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Thread: Dual Language

  1. #1
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    Dual Language

    During my Russian language studies, sometimes I get tired and I have to take a small break from my studies. The time period could be anything from a day to a week. I do this just to settle what I have learned. I found out that doing this allows my brain to “bake” what I just learned. However, during this time I do not do any language learning at all. For that reason, I thought in pick up a second language, Arabic to being specific. My idea involves use the “spare” time from Russian and uses it with Arabic.
    My concerns are the followings:

    Is this is a healthy approach to language learning?

    Is it good for my Russian and Arabic?

    Is it possible? Have any of you tried something similar? How you did it?

    Any comments and/or suggestions are welcome.

    What about the dialect, classical Arabic or Egyptian or any other?

  2. #2
    Почтенный гражданин
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    Re: Dual Language

    To my mind this can lead to a mess in one's brain only. If you want to make use of your breaks, take up a different activity. I mean something different from intellectual work.
    Please correct my English

  3. #3
    Завсегдатай sperk's Avatar
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    Re: Dual Language

    I never had a problem studying more than one language, the brain seems to sort them out. The only thing is time and how far you want to progress. With Arabic you're learning a whole new alphabet and from what I understand the reading is complicated by the fact that vowels are often not written, you have to know what vowel is missing.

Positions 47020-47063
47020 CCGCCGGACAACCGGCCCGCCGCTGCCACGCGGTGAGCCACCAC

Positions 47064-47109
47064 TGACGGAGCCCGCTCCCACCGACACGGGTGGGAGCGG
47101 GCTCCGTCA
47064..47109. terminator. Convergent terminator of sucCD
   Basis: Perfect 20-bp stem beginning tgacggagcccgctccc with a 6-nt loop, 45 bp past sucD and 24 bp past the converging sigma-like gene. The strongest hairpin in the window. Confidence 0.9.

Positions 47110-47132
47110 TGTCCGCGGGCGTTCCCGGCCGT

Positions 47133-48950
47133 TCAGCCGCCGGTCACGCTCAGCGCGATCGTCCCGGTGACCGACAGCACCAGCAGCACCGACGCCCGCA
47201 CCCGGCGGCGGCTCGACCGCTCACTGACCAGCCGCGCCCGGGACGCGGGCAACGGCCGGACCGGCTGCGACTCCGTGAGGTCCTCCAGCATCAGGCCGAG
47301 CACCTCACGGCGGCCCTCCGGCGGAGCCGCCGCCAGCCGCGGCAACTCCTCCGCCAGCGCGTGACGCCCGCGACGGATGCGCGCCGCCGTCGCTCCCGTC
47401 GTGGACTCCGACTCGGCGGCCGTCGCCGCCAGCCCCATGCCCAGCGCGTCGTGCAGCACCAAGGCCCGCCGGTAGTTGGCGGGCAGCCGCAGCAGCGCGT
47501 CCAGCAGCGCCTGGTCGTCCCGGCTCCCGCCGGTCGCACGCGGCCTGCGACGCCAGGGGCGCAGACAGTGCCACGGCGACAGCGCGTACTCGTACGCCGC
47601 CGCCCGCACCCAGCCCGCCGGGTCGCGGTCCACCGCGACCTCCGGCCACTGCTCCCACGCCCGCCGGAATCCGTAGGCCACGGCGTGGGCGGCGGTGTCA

Кому - нары, кому - Канары.

  4. #4
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    Re: Dual Language

    As long as you take on languages from different language groups, it is okay. Especially if they have different phonetics and writing systems.

  5. #5
    Старший оракул
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    Re: Dual Language

    I agree it could be OK.
    It just depends on your linguistic skills. What is your native language, BTW? And how many foreign languages did you learn?

    To my opinion, Arabic is one of the most challenging among the world's major languages. The Arabic script is the only one I couldn't master at all. Not only the vowels are not written! The letters a joined together within a word and they change their shape depending on their neighbourhood. It was hard for me to recognise separate letters within a written word when I tried learning it. However, I believe more practice could help.

    And the pronunciation is really challenging. Arabic is famous due to its guttural consonants. Some of the consonants (like D, T, S, Z) have "plain" and "guttural" versions.

    I tried learning Chinese and Japanese, and I've managed mastering them to some extent. Arabic seems to be more difficult. Maybe, it's just for me.

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